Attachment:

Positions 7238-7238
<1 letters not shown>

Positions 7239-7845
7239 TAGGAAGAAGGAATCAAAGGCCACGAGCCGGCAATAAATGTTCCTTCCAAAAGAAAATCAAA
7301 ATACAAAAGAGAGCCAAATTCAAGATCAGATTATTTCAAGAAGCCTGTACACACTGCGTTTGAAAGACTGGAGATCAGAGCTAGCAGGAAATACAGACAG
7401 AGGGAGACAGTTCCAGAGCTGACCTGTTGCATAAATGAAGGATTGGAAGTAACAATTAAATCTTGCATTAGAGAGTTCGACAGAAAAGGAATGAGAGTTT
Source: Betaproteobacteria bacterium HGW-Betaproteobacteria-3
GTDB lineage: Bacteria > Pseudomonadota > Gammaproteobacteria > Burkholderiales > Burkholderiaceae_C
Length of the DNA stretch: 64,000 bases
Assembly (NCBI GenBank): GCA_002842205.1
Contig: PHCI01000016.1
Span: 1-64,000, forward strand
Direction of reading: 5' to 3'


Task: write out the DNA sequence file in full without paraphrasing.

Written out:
Positions 7238-7238
<1 letters not shown>

Positions 7239-7845
7239 TAGGAAGAAGGAATCAAAGGCCACGAGCCGGCAATAAATGTTCCTTCCAAAAGAAAATCAAA
7301 ATACAAAAGAGAGCCAAATTCAAGATCAGATTATTTCAAGAAGCCTGTACACACTGCGTTTGAAAGACTGGAGATCAGAGCTAGCAGGAAATACAGACAG
7401 AGGGAGACAGTTCCAGAGCTGACCTGTTGCATAAATGAAGGATTGGAAGTAACAATTAAATCTTGCATTAGAGAGTTCGACAGAAAAGGAATGAGAGTTT
Source: Betaproteobacteria bacterium HGW-Betaproteobacteria-3
GTDB lineage: Bacteria > Pseudomonadota > Gammaproteobacteria > Burkholderiales > Burkholderiaceae_C
Length of the DNA stretch: 64,000 bases
Assembly (NCBI GenBank): GCA_002842205.1
Contig: PHCI01000016.1
Span: 1-64,000, forward strand
Direction of reading: 5' to 3'